Brewers History

Revisiting Hank Aaron’s Last Two Seasons With The Brewers

Oct 23, 2019; Houston, TX, USA; Hall of Fame member Hank Aaron (at podium) is joined by Major League Baseball chief baseball officer Joe Torre (left) and Milwaukee Brewers outfielder Christian Yelich (right) for a presentation of the 2019 Hank Aaron Awards before the first inning of game two of the 2019 World Series between the Houston Astros and the Washington Nationals at Minute Maid Park. Mandatory Credit: Matt Slocum/Pool Photo via USA TODAY Sports
Oct 23, 2019; Houston, TX, USA; Hall of Fame member Hank Aaron (at podium) is joined by Major League Baseball chief baseball officer Joe Torre (left) and Milwaukee Brewers outfielder Christian Yelich (right) for a presentation of the 2019 Hank Aaron Awards before the first inning of game two of the 2019 World Series between the Houston Astros and the Washington Nationals at Minute Maid Park. Mandatory Credit: Matt Slocum/Pool Photo via USA TODAY Sports /
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Hank Aaron ended his Major League career the same place it began, playing baseball in Milwaukee for two final years.

Nine years after the Braves re-located to Atlanta, the 40 year old was traded to the Brewers and back in Milwaukee. He then signed a two-year deal for $240K a year.

Where was Hank when he found out he was going to be wearing powder blue jerseys? In Tokyo, Japan in a home-run hitting contest. Aaron won the contest, despite being jet-lagged and admitting to the media after the contest he hadn’t swung a bat in a month.

Hammerin’ Hank got the call from Bud Selig while still in Toyko. He was basically still asleep when Selig, the Brewers President at the time, told him the news. It was the only time in his 23 year career he was traded. After the trade was announced, he told the New York Times: “I’m going back home”.

Hank Aaron turned 41 years old in January of 1975, just a few months before starting his last two years and seasons in baseball as a player.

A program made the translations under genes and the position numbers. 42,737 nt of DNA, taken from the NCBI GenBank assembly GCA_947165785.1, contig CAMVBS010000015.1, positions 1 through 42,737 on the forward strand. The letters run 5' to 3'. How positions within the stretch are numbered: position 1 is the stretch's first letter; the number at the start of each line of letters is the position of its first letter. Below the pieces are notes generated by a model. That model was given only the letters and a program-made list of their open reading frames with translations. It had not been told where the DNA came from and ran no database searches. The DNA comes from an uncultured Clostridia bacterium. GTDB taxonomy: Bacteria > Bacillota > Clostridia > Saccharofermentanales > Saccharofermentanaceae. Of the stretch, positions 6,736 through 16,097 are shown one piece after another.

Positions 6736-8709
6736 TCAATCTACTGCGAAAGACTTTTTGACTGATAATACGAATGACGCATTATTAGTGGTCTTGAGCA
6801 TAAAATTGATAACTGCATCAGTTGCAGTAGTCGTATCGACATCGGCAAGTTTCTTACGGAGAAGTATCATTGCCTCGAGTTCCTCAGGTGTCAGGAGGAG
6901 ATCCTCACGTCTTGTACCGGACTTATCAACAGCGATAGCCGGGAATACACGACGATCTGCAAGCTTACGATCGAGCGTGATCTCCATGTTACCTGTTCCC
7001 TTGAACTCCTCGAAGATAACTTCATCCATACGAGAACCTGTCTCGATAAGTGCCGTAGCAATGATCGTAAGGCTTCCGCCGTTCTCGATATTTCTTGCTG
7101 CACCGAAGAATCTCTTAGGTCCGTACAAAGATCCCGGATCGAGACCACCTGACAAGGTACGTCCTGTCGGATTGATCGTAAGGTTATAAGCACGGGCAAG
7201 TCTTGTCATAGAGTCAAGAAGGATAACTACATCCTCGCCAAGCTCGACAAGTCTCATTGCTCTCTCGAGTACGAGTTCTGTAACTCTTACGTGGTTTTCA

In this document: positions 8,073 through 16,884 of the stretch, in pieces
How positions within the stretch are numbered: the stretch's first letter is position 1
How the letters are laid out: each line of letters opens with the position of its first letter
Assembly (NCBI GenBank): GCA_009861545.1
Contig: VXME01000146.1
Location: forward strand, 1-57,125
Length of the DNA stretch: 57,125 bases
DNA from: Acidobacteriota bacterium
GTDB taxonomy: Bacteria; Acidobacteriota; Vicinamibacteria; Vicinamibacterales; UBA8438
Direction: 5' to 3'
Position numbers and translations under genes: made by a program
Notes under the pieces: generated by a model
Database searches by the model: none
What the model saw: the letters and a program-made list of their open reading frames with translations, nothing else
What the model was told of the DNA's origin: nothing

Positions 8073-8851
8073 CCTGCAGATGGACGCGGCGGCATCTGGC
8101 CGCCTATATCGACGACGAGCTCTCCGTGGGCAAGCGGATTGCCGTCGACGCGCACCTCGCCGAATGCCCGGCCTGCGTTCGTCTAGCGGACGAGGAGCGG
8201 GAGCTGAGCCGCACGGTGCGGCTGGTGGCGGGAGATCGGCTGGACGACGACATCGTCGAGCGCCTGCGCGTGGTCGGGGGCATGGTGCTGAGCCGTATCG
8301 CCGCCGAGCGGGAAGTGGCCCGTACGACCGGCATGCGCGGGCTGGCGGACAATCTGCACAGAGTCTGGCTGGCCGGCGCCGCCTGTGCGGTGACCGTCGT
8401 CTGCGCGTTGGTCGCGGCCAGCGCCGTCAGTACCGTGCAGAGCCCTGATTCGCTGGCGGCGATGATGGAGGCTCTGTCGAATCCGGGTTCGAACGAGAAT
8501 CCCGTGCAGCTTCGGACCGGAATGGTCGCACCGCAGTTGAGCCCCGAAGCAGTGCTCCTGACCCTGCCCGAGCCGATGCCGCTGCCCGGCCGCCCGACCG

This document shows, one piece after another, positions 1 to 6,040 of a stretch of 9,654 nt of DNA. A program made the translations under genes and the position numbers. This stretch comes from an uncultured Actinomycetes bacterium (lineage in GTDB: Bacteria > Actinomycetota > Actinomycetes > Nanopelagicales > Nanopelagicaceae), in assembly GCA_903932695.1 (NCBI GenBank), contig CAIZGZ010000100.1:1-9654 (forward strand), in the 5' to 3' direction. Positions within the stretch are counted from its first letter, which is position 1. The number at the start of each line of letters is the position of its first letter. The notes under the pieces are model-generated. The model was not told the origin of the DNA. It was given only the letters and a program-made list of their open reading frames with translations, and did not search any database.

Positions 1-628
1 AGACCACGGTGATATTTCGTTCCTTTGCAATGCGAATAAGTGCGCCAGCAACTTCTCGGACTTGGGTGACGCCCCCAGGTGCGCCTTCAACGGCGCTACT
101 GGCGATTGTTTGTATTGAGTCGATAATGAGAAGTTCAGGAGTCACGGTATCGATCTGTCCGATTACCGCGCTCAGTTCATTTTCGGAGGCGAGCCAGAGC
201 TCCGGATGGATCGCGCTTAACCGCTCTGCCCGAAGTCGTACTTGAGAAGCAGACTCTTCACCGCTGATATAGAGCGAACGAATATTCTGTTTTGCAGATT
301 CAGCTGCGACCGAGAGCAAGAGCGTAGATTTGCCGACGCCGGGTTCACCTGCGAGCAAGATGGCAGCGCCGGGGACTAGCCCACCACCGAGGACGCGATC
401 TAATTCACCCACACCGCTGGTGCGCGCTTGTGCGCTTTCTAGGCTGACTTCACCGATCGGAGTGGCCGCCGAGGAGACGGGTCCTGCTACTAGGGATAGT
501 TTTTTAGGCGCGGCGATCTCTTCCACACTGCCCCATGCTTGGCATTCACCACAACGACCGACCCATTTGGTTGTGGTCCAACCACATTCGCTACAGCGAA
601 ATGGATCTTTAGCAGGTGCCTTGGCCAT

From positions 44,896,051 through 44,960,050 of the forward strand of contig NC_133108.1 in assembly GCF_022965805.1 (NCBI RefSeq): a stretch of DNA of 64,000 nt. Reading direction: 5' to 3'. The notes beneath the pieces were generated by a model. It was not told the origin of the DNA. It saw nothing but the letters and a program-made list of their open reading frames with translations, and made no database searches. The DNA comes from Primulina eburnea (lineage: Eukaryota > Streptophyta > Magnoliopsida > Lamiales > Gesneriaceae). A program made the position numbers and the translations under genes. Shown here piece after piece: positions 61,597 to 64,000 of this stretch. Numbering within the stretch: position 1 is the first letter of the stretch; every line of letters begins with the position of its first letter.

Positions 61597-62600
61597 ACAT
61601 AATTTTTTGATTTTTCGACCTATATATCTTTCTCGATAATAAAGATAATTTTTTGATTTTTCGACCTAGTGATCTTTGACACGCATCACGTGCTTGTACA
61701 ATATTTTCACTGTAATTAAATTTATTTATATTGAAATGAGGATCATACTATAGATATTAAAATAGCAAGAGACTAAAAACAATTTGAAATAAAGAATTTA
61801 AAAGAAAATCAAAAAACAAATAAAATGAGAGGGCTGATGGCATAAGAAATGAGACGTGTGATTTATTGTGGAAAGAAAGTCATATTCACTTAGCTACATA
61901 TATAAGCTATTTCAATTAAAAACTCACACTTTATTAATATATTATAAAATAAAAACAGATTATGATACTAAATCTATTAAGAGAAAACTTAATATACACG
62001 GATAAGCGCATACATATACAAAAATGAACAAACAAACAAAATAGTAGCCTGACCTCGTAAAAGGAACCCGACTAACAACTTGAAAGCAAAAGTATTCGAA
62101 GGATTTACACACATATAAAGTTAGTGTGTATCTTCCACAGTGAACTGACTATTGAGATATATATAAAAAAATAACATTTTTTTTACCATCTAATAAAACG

Since Aaron was back in the American League, he was able to take full advantage of being the designated hitter. He only played four games in left field the last two years of his career. Hank played in 137 games in ’75, and ended with a .234 batting average. He had 12 home runs and 60 RBIs. His 109 hits for the year included 16 doubles and two triples.

He played in the All-Star Game for the last time that year, which was his 24th career All-Star Game. That game was also played at Milwaukee County Stadium, and Aaron got to pinch-hit in front of a home crowd. Aaron’s first All-Star game in 1955 was also played in Milwaukee. 1975 was the only year he ever represented the American League.

That year included a very important milestone for Aaron. On May 1, he surpassed Babe Ruth and broke MLB’s all-time RBI record of 2,213. He would add another 84.

The Brewers finished 68-94 that year. They took fifth in the AL East, and 28 games behind the first place Boston Red Sox.

1976 was the last year Hank Aaron played professional baseball. He hit several milestones during his final season with the Milwaukee Brewers.

Aaron played 85 games during his final season of play. He would have 10 home runs, 62 hits, 22 runs and 35 RBIs. He had a batting average of .229 and a career-low OPS of .684. You can’t fault him for that, by the time the season ended he would be 43 years old.

The Brewers didn’t have the greatest team those last two years either. Milwaukee ended the season with a record of 66-95. They finished last in the AL East, 32 games behind the New York Yankees.

Hank’s final home run, much like his last All-Star appearance, was at Milwaukee County Stadium. On July 20th, 1976, he hit number 755 off of California Angels pitcher Dick Drago. That home run record would stand for 31 years. It was broken by Barry Bonds in 2007.

Besides the 755 home runs, Aaron finished 3,771 hits, 2,297 RBIs and 6,856 total bases. His RBI and total base records still stand. Over 23 years, he had a career batting average of .305. He averaged 163 hits a season, 32 home runs and 99 RBIs.

Hank Aaron retired after the 1976 season. His number was immediately retired by the Brewers. He would soon join Cooperstown in 1982 and be inducted into the Baseball Hall of Fame. He received votes on 97.8 percent of the ballots. That was the second-highest percentage ever at the time, just behind Ty Cobb’s 98.2.

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When you think about it, Aaron’s career averages would have been a lot higher if he wouldn’t have played with Milwaukee those last two seasons. But that’s why those types of stats don’t matter sometimes. Brewers fans will never forget that one of the greatest baseball players on-and-off the field ended his career where it began. Milwaukee and Baseball greatness are linked forever.

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